In Software Development, Quality Matters

For much of the past week, I have been debating software quality and how to measure it with one of my clients. Twenty years ago, when I managed software development for a living, I had three quality “metrics” for my engineering teams: delivered defect density; usability; maintainability.

Each was based on several different measures—for example we differentiated between defects that were coding errors and defects that were incorrectly implemented features—and not every metric was available all the time. You don’t get to measure maintainability until you have been doing maintenance for a while.

For each metric I had defined target levels (no Level 1 critical code defects for example) and improvement targets. My team leaders all knew what these measures were and that they would be assessed on how well they did against the targets.

At the final engineering review prior to release to production, we would walk through all the measures, look at both the history and final status of the quality process and get a final sign-off from engineering, customers and the production support team.

Miss one of the critical targets and your code would not make it through the review. This approach served me pretty well for most of a decade and I started into the conversation with my client thinking that they would work this time as well.

But developing software today is not always that that simple. In addition to coding errors, feature failures and performance requirements, engineers have to worry about things like security, privacy rules, localization factors (including specific use of language and images) and device characteristics (is the user device a phone, a PDA, a TV or a notebook computer?) as well as ease of deployment and supportability. More people need to be involved in upfront design decisions, in test design and in the review of test processes.

I recently saw a checklist with over 70 required “sign-offs” before a software deliverable could be added to the production environment. All called “quality gates.”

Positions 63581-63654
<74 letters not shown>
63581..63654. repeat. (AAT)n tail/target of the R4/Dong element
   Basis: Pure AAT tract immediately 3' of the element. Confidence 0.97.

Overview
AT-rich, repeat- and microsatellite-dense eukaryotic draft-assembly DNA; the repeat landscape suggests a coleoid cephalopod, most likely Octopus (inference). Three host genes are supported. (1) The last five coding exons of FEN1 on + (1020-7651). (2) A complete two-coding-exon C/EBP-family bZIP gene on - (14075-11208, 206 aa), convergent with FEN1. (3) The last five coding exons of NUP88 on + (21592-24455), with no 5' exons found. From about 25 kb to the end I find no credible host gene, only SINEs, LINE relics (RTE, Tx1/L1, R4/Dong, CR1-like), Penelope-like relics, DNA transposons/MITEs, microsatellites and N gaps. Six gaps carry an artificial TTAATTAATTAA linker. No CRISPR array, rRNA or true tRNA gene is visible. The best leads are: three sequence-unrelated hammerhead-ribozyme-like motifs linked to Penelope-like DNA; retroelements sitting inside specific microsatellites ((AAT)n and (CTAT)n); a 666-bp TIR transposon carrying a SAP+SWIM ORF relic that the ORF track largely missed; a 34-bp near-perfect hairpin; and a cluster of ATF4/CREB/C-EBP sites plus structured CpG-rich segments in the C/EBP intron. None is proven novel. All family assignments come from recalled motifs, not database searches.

Something seems out of balance here. Let’s concede that all these new characteristics are indeed necessary. But are they to do with “software quality,” and if so, how do I measure them? In most cases, I seem to be creating an “acceptability” metric, based on a set of non-functional characteristics that I can perhaps test for on a “pass/fail” or “present/absent” basis. I can design a review process that does this, but it’s not in my mind a “quality” issue.

So we designed a survey to see what the client’s software engineering teams are currently doing to measure quality. The initial snapshot isn’t encouraging. Many “measures” were cited, but there were few quantitative definitions or correlations between the measures being used and the “quality” of the final deliverable.

In fact, the biggest problem we observed is that there is no real definition of “quality” in use. We are going to do some more work on this over the coming months and see if we can get an acceptable definition (or set of definitions) worked out and deployed.

I’ll keep you all posted as the work proceeds, but I’d also be interested in what other groups use for definitions and how they measure against them.

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